How Newcastle United can beat Leicester City…
Steve McClaren approaches this weekend’s match knowing Newcastle have won this fixture five times in a row, and have a team starting to take shape after a slow start.
Leicester lie third in the table, playing football reminiscent of Kevin Keegan’s famous Entertainers, but McClaren will fancy his chances of getting a result.
Here are four factors that could be influential in a Newcastle victory over Leicester:
International break benefits McClaren:
Newcastle started the season poorly, with 3 points from 8 games.
Since October’s international break, Newcastle have picked up 7 points from 4 matches – two wins, one draw, two clean sheets, eight goals and one match lost due only to referee error.
Last time the Premiership took a break, McClaren used the time to dramatically improve his squad’s performance in several key areas; they returned with a performance oozing attacking intent and they put Norwich to the sword, scoring six goals in a swashbuckling performance.
McClaren is renowned for his coaching ability; the more time he has with his players, the more he and Steve Black have to improve the squad individually and collectively. With two weeks to prepare a team relatively unaffected by injury, Newcastle enter the match in good form, fully refreshed physically and mentally.
In contrast, the international break has hindered Leicester, with top scorer and main threat Jamie Vardy returning injured. Teams often lose momentum after an enforced break, and few expect Leicester’s remarkable start to continue indefinitely; the disruption to both the routine and tactics could well prove to be their undoing.
Down to the defences:
Leicester’s early-season attacking prowess is the reason they start as favourites, but Newcastle may be the one team against whom they fire blanks. A solid defensive performance against Stoke, Elliot’s heroics a fortnight ago and the back-to-the-wall display at Old Trafford all resulted in clean sheets; if the Magpies play like that again, then they will not lose this football match.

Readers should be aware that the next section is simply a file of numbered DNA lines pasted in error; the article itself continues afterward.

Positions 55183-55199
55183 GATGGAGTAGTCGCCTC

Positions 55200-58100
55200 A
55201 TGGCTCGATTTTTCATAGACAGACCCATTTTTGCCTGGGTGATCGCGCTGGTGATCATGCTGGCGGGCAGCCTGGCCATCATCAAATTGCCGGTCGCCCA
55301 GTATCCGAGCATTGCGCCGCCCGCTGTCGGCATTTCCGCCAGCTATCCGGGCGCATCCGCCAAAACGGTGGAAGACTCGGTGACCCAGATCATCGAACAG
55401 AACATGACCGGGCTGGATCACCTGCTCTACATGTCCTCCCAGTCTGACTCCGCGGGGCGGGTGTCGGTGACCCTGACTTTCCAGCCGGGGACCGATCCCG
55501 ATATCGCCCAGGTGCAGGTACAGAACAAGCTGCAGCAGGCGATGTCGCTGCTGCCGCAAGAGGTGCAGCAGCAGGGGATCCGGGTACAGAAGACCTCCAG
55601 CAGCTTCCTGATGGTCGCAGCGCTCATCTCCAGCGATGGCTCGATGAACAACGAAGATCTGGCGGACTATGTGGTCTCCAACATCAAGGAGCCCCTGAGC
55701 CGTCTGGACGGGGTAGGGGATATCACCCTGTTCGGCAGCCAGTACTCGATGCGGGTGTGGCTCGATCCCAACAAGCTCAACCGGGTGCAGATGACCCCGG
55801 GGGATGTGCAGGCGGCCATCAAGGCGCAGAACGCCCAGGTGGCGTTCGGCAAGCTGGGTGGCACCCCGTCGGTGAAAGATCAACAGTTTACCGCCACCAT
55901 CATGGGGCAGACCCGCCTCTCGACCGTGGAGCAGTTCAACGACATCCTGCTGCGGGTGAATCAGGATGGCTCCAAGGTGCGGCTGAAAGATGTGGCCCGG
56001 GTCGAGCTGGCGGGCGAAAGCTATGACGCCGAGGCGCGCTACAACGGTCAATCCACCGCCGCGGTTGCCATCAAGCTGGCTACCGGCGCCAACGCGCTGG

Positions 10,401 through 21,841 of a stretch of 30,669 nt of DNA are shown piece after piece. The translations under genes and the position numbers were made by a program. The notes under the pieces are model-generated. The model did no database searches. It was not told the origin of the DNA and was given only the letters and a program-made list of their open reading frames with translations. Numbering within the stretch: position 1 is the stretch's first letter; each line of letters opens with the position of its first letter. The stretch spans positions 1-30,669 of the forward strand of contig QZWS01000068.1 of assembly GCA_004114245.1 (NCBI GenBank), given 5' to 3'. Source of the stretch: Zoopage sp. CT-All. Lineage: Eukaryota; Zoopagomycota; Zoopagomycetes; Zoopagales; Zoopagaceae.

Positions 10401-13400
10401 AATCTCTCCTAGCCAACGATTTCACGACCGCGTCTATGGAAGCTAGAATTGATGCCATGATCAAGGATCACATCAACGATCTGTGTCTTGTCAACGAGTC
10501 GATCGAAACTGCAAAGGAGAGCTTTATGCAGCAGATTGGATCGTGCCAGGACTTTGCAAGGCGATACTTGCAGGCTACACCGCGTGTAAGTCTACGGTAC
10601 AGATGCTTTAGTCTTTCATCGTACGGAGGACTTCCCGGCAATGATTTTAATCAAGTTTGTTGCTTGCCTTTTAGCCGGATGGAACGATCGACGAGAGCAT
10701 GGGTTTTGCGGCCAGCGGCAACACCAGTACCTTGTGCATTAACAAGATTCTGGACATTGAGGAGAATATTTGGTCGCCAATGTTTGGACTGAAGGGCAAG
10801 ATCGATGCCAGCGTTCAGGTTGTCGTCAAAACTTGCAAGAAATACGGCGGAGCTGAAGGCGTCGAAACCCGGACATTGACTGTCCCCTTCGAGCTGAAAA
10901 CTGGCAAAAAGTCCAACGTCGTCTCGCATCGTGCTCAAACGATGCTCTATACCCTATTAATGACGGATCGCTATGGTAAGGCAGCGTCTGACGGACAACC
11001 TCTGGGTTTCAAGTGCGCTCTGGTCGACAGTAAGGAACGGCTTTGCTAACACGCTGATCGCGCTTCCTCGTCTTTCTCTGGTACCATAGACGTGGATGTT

From there, it’s a matter of scoring one goal. If Ayoze Perez notches on the counter, Newcastle win. If Mitrovic scores a header from a corner, three points. If Wijnaldum arrives late in the box, if Sissoko goes on one of his special runs, if Janmaat nips in on the overlap, then Leicester leave Tyneside defeated. If Newcastle can return from Bournemouth unscathed, they can hold firm at home. Build from the back, hit them on the break: simple, yet effective. Newcastle may need to score more than one, but they are more than capable of doing so.
The Colback cover conundrum:
Despite winning two weeks ago, Newcastle were over-run in midfield, and this is something McClaren needs to address.
Some have suggested Perez may be replaced by a deeper-lying Siem de Jong, giving Newcastle an extra body in midfield. Most people think the issue is in partnering Cheick Tiote and Vurnon Anita; that both can play alongside Colback but they don’t click as a pairing.
McClaren may opt to give them more time to gel, but there is a third option available: he could partner Tiote or Anita with Georginio Wijnaldum, starting Florian Thauvin at left-wing.
The £13m man was involved in four goals on his first start (Northampton in League Cup), but is yet to ignite at Newcastle, with most of his involvement coming from the bench. Thauvin is a player of immense potential, who is capable of being devastating on the counter attack. If he can use his pace, trickery and technique to good effect, Mitrovic, Perez and Wijnaldum will thrive on his delivery, and Newcastle will have the creative outlet they crave.
Of those three options, the first two are the most likely, but if McClaren opts to deploy the Frenchman, he could be instrumental in exploiting Leicester’s defensive weaknesses, especially the lack of cover offered by Mahrez.
Newcastle should approach this match with the expectation of conceding. Leicester have scored at least two goals in 7 of their last 8 matches so, while we should aim to limit their chances, targeting a clean sheet would be counter-productive; should Leicester score early, morale would drop at the failure to achieve the objective.
What Newcastle need to do is to aim to score at least 3 goals; that way, the task in hand doesn’t change even if Leicester do score twice. This is another reason why Thauvin should start – he focuses the mind-set on goals.
That’s not to say Newcastle should be cavalier. Newcastle dominated the first half against Sunderland playing possession football. For spells on Saturday, they should deploy the same tactics – in contrast to his reputation, Ranieri has picked a settled team. Making them chase the ball, especially an injured Vardy, not only limits their threat but tires them out. If we target three goals, then we only need one by half-time, and we have 45 minutes to get it.
Second-half, Newcastle should introduce an attacking substitute early. This has the effect of refreshing the front-line, while psychologically imposing upon a tired Leicester that they will now have to work harder. Newcastle can be patient in the quest for a second, knowing that Leicester will become exposed as they tire. Once the game opens up towards the end, a second attacking substitution multiplies the mental impact of the first, while giving Newcastle a fresh outlet on the counter in the hunt for the killer goal.
Newcastle’s key to victory on Saturday is composure. Stay calm after conceding and believe you will score more goals over ninety minutes.
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